Dr. McAlister: I’ve been terribly unsure of myself all through my life. I never thought that I would do anything like what I have done. I’ve [always] looked at people ahead of me and said, well, they made it through medical school, they made it through this exam, they made it through that. My advice is to have more confidence in yourself because we are all very gifted, very lucky people. If you are motivated to contribute more, [it is] important to have confidence in yourself and do your job the best possible way you can do it. You don’t have to go overseas, you don’t have to join the Canadian forces. [But if] you do volunteer, it will be very rewarding. You will get more back from it than anything that you have to give. 

And for students, when I have them working with me, I say, don’t work too hard. Don’t waste all of your time consumed with your studies; get out there and enjoy it because there’s lots of opportunities to have fun that you won’t have when you get older. Another thing I have noticed in my work and probably in recreation is that if you are enjoying yourself, by the way you can enjoy yourself doing hard work, it reflects on others. Occasionally I’ve had the time where I feel I’m really doing well and everything’s going really well; it’s like riding a bicycle very quickly. You’re going very fast, but you have an opportunity to look around. I look around and I see that those who are working with me are enjoying it too. Whereas if I come in in a bad mood and I scowl a bit or whatever, I can turn the mood in the room right down. So you do have a terrific, positive, effect. If you have that [positive] attitude, you’ll have the same effect on the people all around you.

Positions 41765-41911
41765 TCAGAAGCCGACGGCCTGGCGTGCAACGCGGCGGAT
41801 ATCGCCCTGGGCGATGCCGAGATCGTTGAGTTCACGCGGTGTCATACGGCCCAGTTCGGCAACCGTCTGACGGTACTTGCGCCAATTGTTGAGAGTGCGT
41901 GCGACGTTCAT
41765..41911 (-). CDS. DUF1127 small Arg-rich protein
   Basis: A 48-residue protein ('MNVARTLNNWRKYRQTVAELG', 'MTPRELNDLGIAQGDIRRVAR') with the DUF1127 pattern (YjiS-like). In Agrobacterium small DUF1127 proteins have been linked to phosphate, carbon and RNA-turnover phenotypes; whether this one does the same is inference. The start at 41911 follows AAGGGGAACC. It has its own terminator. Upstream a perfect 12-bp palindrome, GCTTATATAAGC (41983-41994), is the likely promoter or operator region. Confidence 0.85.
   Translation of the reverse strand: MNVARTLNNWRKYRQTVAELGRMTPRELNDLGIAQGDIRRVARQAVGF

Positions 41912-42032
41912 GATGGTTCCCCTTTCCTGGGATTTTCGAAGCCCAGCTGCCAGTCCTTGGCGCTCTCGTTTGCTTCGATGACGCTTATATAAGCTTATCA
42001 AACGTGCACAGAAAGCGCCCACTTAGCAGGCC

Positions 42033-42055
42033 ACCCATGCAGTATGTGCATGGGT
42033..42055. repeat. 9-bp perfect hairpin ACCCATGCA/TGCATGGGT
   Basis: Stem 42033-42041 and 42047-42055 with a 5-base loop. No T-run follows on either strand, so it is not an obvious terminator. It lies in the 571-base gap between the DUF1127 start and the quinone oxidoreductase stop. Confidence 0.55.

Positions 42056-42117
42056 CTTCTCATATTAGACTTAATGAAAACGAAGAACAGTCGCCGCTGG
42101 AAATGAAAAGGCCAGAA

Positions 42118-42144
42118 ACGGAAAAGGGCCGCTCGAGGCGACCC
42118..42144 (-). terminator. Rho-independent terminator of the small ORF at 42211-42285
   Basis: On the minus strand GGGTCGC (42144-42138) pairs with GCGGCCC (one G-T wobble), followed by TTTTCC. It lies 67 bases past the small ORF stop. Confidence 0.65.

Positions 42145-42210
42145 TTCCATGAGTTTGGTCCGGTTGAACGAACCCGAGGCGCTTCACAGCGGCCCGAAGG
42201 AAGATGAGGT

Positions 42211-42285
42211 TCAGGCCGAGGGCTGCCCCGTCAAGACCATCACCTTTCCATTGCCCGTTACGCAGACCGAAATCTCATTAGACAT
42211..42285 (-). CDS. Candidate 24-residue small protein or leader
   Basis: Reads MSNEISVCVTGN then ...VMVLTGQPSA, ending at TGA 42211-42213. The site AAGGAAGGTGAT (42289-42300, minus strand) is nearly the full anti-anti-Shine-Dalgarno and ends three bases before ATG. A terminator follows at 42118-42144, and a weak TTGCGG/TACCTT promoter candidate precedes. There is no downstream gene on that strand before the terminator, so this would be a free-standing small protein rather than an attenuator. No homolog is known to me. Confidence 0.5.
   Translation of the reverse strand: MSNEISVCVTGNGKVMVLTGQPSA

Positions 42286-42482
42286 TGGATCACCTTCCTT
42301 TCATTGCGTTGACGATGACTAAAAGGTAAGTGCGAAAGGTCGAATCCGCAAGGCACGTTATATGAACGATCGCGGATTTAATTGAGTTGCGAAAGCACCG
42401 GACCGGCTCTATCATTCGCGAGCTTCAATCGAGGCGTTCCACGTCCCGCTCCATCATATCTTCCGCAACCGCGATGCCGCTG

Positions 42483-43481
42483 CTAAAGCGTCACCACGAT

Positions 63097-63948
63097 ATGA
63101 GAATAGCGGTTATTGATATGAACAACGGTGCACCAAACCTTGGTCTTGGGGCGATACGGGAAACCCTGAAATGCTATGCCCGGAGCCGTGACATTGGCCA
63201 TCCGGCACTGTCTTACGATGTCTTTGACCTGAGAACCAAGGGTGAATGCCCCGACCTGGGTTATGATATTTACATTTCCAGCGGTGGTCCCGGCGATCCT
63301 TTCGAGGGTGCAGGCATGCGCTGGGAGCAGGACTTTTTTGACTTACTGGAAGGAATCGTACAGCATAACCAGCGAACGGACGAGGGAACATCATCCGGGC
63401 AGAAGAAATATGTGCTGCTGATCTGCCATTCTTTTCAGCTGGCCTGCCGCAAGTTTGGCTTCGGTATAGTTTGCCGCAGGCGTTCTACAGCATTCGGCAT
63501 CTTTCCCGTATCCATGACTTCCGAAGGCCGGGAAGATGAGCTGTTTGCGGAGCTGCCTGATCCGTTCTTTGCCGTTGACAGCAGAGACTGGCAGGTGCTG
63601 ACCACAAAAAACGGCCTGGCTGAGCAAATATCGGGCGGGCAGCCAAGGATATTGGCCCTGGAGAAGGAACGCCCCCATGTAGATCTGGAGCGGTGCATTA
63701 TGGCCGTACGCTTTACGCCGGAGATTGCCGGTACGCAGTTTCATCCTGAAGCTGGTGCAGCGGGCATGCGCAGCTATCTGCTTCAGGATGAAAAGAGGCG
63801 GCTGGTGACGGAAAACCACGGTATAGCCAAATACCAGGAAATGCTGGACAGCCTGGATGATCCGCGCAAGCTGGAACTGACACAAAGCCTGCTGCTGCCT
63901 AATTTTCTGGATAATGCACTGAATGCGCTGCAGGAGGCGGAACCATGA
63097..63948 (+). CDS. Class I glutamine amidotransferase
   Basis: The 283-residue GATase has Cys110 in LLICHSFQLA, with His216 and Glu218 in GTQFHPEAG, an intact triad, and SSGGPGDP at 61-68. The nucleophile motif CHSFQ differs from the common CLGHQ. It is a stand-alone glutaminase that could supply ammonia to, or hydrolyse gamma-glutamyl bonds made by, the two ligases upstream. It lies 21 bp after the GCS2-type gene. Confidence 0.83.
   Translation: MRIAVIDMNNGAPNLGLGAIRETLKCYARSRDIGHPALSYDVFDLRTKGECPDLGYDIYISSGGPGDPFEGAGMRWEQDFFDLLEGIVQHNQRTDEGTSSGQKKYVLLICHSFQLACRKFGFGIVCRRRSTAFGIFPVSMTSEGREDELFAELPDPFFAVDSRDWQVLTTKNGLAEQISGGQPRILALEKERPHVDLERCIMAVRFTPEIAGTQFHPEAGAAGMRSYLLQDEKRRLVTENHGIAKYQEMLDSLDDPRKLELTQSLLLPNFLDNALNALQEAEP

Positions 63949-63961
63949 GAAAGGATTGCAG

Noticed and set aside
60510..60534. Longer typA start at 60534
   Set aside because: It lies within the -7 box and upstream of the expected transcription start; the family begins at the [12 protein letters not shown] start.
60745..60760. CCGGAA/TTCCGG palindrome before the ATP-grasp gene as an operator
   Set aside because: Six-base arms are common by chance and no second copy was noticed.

There are two things I learned in the basic training that we could really apply in university, especially in the sciences and in medicine. The first was ‘mission, team, self’ – that’s the order of priority. You actually come third in the order of priority; you’ve got to complete the task. It could involve giving up certain things, but the task has to be completed. You also have to look after your team, but your team is looking after you too. The second thing I learned in basic training was that a lot of the tasks that we were given were team-based and although you’re marked individually for your contribution to the team, you didn’t pass unless you completed the task. I liked that type of training where it’s not you going off and learning by yourself in the books and then doing an exam. You learn as a team. If you have a weak member of the team, you’re going to have to make that member stronger to get the task done. You learn the core knowledge far better and you learn how to function in teams because that’s the way you’re going to work when you graduate.